NetGuide NZ - Five simple ways to revive drowned gadgets

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Five simple ways to revive drowned gadgets

It’s a gadget owners worst nightmare. Having dropped a bundle of cash buying that shiny new gizmo, you’ve dropped it into the bath, sink or, dare I say it, the loo.

Bizarrely, a huge number of mobile phones are turning up in the sewage systems around the world.

In 2005, Helsinki Water reported that the growing number of mobile phones turning up in its sewage treatment facilities was becoming a serious problem.

In fact, 1,000 tonnes (that’s a staggering 200 truckloads) of mobile phones, toys, and unidentified objects are found annually in their sewage treatment plants.

And it isn’t just the fumble fingered folks of Helsinki either. The Register reports that an estimated 600,000 mobiles get flushed in the UK annually.

With smartphones becoming increasingly thin and slinkier, gadget drownings looks set to only increase.

If you’ve given a beloved gadget an involuntary dunking, don’t panic. Here are five tips that’ll help bring that drowned hardware back to life:

1. Disconnect its battery

As soon as you’ve rescued the gadget from its watery predicament, power it down and, if possible, remove its battery. Doing so will prevent electrical shorts from damaging it. Once the battery has been removed, shake out any excess water.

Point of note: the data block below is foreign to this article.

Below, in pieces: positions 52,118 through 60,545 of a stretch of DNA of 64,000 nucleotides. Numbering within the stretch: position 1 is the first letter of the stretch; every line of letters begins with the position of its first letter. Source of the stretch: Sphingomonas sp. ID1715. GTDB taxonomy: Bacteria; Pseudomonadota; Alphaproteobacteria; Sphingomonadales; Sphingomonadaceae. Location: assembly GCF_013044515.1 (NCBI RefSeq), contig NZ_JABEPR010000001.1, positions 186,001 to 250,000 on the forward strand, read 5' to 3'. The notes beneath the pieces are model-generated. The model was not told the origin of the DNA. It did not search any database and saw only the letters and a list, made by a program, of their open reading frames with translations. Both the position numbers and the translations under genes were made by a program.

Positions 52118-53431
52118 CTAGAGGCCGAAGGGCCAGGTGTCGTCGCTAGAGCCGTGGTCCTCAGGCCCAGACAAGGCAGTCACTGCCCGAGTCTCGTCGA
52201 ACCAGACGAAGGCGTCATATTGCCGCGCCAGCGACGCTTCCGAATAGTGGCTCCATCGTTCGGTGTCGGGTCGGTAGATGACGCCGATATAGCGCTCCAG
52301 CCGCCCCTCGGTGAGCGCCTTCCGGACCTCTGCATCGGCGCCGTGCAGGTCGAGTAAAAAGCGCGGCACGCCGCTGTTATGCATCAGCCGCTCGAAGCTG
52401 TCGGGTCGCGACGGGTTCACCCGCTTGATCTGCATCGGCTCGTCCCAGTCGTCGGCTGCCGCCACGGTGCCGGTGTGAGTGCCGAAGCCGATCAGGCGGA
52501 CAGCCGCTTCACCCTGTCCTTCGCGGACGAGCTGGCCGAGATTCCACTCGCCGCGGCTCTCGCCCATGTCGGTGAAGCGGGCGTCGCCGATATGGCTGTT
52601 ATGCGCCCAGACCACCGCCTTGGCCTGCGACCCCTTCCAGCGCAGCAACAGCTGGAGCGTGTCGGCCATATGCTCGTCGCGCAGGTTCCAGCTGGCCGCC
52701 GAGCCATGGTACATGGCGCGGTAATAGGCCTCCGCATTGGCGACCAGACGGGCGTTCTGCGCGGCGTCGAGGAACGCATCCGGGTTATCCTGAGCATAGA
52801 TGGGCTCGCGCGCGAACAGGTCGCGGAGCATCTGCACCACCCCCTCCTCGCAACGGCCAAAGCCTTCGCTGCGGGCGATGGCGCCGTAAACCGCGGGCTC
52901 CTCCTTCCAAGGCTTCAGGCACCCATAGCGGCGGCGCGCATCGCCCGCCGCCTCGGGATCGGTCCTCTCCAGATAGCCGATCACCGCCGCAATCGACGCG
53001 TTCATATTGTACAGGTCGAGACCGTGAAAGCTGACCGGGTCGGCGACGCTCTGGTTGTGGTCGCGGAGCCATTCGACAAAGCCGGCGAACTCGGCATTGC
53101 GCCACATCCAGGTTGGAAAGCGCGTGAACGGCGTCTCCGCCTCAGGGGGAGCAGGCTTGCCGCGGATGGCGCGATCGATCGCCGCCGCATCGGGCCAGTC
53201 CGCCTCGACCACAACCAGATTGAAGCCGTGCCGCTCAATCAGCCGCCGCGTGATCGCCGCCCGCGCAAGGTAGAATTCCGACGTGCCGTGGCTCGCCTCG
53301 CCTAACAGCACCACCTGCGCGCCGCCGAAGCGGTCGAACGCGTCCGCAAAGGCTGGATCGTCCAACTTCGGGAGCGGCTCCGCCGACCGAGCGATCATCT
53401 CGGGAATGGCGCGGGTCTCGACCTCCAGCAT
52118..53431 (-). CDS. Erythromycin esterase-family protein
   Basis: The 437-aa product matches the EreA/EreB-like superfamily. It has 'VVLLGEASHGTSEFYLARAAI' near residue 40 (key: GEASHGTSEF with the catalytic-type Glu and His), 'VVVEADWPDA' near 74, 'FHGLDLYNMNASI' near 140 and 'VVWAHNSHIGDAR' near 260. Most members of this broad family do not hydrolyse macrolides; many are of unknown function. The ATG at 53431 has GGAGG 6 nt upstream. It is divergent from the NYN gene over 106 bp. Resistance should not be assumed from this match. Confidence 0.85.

2. Dry your gadget

This is best done with a soft absorbent towel. Remove battery covers, memory cards to allow the best airflow possible.

Use a hair dryer (set to its lowest heat setting) to blow warm, dry air at your widget - just make sure to keep it at least 100cm away so you don’t melt or heat damage anything. Make sure the gadget doesn't get too hot and do this for an hour or more.

3. Cotton on

Put your gadget into a container and loosely pack it with cotton balls. Some people say you can use uncooked dry rice, but cotton balls won't leave a gooey starchy residue on your gadget.

Do not put a lid on the container and leave your gadget packed in cotton balls for 1-2 days, or even longer if needed.

4. Check for moisture

After a few days, your hardware should be dry and, if all has gone to plan, the cotton balls should be damp.

Check the device for any traces of water and if any can be seen behind its screen or other parts, repeat step three until there is no sign of any water.

If your device looks and feels dry, re-connect its battery and try powering it on.

If it won't start, don’t panic - your battery could need to be recharged (just make sure that the battery is a dry before charging it). Whatever you do, don’t hook your gadget up to the mains as you could fry it, yourself or even blow a fuse.

5. Repeat

If device refuses to work repeat step three for another 48 hours before trying to power it back up. If your device still refuses to work, then use it power adaptor to see if that works. If it still refuses to function, you'll probably want to admit defeat.

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